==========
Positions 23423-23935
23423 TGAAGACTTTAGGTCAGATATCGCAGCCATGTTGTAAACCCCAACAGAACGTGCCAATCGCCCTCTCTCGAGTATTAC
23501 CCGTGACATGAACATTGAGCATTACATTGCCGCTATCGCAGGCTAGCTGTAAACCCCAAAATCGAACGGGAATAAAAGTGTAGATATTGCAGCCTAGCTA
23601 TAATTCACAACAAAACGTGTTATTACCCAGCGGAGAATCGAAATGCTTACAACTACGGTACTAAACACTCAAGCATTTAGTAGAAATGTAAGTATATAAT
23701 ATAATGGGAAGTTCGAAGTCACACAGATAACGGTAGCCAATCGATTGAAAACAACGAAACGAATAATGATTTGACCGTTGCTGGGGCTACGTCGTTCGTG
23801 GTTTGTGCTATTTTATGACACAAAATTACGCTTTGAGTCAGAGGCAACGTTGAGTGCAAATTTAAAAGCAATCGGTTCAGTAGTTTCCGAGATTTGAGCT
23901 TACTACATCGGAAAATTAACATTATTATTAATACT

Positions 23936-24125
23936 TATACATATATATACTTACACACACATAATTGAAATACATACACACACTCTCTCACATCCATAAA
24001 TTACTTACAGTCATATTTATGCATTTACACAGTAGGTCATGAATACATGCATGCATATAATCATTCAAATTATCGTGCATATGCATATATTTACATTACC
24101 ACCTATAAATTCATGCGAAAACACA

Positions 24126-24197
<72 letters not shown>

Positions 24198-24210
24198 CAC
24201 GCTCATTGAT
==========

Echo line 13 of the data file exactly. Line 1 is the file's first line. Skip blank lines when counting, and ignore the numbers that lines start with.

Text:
<72 letters not shown>